jfb-06-00259-f003: MNP–mediated combinatorial gene delivery to NSC monolayers. Cultures (n = 3) were magnetofected (oscillating magnetic field of F = 4 Hz) with complexes formed between Neuromag MNPs and either pDRE2, pmaxGFP or pDRE2 plus pmaxGFP (1:1 mix) plasmids; in all transfections, the final concentration of each plasmid was half that employed in the standard protocol. (A) Representative image of cells co-transfected with both plasmids. (A, insets) same field of cells in (A), showing GFP or RFP expression alone at 48 h post-transfection; (B) Bar chart showing the proportions of transfected cells that express GFP plus RFP, GFP alone and RFP alone after co-transfection of plasmids; (C) Bar chart showing transfection efficiencies for co-transfection and the corresponding single gene transfection controls. Scale bar = 20 µm in (A–C).
Mentions: Given the complex nature of neural pathologies, it is unlikely that delivery of a single gene will be sufficient to augment regenerative processes in areas of neural injury, consequently combinatorial gene delivery was assessed here to more rigorously assess the clinical translational potential of the developed protocol. In co-transfected cultures, expression of both RFP and GFP could be clearly observed (Figure 3A main image and insets), with the majority of transfected cells expressing both reporter proteins. In all cases, co-transfected cells expressed normal cellular and nuclear morphologies with no evidence of cell rounding or loss, suggesting that combinatorial delivery is safe. On average, 87% of transfected cells expressed RFP plus GFP, whilst 11% expressed GFP only and the remaining 2% expressed RFP only (Figure 3B). These findings were in accordance with the results of the single plasmid transfection controls, which demonstrated a tendency (P = 0.056; paired Students t-test; n = 3 cultures) towards a lower transfection efficacy for the RFP-encoding plasmid versus the GFP-encoding plasmid (21.5% ± 1.9% versus 29.3% ± 2.8%) (Figure 3C). This is in accordance with the observation that transfection efficiency declines with increasing plasmid size (see Section 2.4), since the RFP-encoding plasmid is larger than the GFP-encoding plasmid (4.6 kb versus 3.5 kb).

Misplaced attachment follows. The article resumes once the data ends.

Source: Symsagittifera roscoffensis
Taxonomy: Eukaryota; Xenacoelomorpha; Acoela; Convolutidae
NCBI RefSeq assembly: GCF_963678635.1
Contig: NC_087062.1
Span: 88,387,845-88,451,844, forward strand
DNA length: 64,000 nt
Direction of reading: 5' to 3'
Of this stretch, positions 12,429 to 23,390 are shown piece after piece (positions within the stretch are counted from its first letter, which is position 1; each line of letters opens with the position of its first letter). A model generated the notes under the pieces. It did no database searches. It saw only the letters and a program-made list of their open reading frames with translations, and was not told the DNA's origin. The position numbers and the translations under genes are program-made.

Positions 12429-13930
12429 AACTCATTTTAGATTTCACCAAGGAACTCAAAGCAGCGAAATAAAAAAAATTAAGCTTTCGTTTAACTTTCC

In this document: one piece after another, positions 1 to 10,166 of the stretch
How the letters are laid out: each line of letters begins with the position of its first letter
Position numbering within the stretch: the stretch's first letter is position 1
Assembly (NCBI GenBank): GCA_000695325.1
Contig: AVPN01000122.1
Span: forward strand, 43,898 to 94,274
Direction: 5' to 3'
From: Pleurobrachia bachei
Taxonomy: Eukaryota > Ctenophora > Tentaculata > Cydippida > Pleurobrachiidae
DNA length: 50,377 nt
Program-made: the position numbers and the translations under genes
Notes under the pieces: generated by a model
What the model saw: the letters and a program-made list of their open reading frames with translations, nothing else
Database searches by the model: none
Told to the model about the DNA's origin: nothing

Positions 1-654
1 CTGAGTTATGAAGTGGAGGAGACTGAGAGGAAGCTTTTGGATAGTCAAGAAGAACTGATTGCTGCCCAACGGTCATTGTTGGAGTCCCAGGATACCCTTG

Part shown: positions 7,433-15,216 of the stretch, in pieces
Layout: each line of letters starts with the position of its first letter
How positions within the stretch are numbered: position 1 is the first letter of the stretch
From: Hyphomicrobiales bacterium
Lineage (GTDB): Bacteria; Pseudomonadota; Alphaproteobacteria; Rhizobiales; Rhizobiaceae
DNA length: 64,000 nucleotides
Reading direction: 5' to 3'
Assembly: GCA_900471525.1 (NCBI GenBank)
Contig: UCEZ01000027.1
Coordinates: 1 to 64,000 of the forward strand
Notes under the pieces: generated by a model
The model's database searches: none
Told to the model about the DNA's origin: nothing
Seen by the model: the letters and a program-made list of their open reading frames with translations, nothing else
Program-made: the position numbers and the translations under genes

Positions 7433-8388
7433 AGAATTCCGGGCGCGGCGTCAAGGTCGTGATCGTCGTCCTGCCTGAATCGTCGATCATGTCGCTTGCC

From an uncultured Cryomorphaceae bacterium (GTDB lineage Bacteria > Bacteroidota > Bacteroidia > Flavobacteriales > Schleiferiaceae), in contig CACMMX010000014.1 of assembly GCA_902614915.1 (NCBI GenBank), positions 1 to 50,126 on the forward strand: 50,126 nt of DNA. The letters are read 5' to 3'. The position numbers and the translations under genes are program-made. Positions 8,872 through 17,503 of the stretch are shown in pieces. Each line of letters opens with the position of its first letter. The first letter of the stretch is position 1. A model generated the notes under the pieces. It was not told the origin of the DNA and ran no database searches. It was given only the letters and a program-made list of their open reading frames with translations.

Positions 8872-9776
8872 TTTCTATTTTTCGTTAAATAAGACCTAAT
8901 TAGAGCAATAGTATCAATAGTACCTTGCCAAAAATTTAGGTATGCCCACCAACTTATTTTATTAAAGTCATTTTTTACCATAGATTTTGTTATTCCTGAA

Bottom Line: Genetic modification of NSCs is heavily reliant on viral vectors but cytotoxic effects have prompted development of non-viral alternatives, such as magnetic nanoparticle (MNPs).MNPs deployed with oscillating magnetic fields ("magnetofection technology") mediate effective gene transfer to neurospheres but the efficacy of this approach for monolayers is unknown.Our results demonstrate that the combination of oscillating magnetic fields and a monolayer format yields the highest efficacy for MNP-mediated gene transfer to NSCs, offering a viable non-viral alternative for genetic modification of this important neural cell transplant population.

View Article: PubMed Central - PubMed

Affiliation: Cellular and Neural Engineering Group, Institute for Science and Technology in Medicine, Keele University, Keele, Staffordshire ST5 5BG, UK. m.r.pickard@keele.ac.uk.

ABSTRACT
Genetically engineered neural stem cell (NSC) transplants offer a key strategy to augment neural repair by releasing therapeutic biomolecules into injury sites. Genetic modification of NSCs is heavily reliant on viral vectors but cytotoxic effects have prompted development of non-viral alternatives, such as magnetic nanoparticle (MNPs). NSCs are propagated in laboratories as either 3-D suspension "neurospheres" or 2-D adherent "monolayers". MNPs deployed with oscillating magnetic fields ("magnetofection technology") mediate effective gene transfer to neurospheres but the efficacy of this approach for monolayers is unknown. It is important to address this issue as oscillating magnetic fields dramatically enhance MNP-based transfection in transplant cells (e.g., astrocytes and oligodendrocyte precursors) propagated as monolayers. We report for the first time that oscillating magnetic fields enhanced MNP-based transfection with reporter and functional (basic fibroblast growth factor; FGF2) genes in monolayer cultures yielding high transfection versus neurospheres. Transfected NSCs showed high viability and could re-form neurospheres, which is important as neurospheres yield higher post-transplantation viability versus monolayer cells. Our results demonstrate that the combination of oscillating magnetic fields and a monolayer format yields the highest efficacy for MNP-mediated gene transfer to NSCs, offering a viable non-viral alternative for genetic modification of this important neural cell transplant population.

No MeSH data available.